Labour Friends of Israel slammed the party and Corbyn for including the clarification.
“It is appalling that the Labour party has once again ignored the view clearly and repeatedly stated by the Jewish community: that it should adopt the full IHRA definition without additions, omissions or caveats,” Gerber said in a statement.
“A ‘freedom of expression on Israel’ clause is unnecessary and totally undermines the other examples the party has supposedly just adopted. Labour appears determined to provide a safe space for antisemites. This decision is a sad reflection on Jeremy Corbyn’s leadership of the party and the culture it has instilled,” she added.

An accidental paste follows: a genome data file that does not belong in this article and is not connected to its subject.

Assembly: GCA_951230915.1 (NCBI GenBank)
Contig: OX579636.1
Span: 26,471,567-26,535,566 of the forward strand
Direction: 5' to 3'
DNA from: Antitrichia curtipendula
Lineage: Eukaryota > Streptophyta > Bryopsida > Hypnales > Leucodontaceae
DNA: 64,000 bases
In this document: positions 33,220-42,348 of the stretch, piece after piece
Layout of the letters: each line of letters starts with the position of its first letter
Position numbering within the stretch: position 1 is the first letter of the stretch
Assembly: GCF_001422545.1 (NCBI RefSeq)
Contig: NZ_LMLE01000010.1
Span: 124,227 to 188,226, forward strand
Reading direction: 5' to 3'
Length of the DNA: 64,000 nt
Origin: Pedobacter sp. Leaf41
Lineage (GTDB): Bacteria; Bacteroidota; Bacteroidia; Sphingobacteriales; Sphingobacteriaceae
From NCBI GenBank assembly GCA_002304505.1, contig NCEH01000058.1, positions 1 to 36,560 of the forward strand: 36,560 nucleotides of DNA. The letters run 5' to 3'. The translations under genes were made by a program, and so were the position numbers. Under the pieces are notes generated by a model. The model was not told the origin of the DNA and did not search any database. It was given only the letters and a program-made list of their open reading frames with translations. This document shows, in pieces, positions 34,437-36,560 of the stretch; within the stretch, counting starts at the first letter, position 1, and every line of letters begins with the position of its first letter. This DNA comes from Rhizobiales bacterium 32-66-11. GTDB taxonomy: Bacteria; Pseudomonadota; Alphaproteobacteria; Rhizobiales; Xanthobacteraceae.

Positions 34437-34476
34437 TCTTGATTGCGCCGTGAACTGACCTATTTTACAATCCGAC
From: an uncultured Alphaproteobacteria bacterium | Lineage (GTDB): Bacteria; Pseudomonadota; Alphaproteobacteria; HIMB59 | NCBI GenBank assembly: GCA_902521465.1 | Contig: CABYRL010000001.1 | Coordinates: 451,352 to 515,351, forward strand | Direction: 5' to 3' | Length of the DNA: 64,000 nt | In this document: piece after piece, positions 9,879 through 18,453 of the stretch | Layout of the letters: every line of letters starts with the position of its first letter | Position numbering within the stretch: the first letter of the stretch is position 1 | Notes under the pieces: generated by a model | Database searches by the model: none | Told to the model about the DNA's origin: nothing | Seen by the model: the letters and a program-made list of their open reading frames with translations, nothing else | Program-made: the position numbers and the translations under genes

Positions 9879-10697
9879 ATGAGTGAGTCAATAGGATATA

The crisis over anti-Semitism in the Labour party has caused a major schism within its ranks and led to Jews to express fears over their future in the country.
Labour’s previous adoption of a more limited definition — omitting some of the alliance’s language around criticism of Israel — renewed claims that the left-of-center party has become hostile to Jews under Corbyn, a longtime supporter of the Palestinian cause, an opponent of Israel and an alleged anti-Semite himself.
Rival groups of protesters gathered outside Labour’s London headquarters during the debate, shouting chants for and against Corbyn.
Corbyn says anti-Semitism has no place in the Labour Party, but he has been roundly criticized over reports of rampant anti-Jewish prejudice, for his own allegedly anti-Semitic statements and activities, and for not backing the IHRA definition of anti-Semitism.
Last week, veteran lawmaker Frank Field quit Labour’s grouping in Parliament, saying the party had become a “force for anti-Semitism.”
Also last week, Britain’s former chief rabbi Lord (Jonathan) Sacks branded Corbyn a dangerous anti-Semite.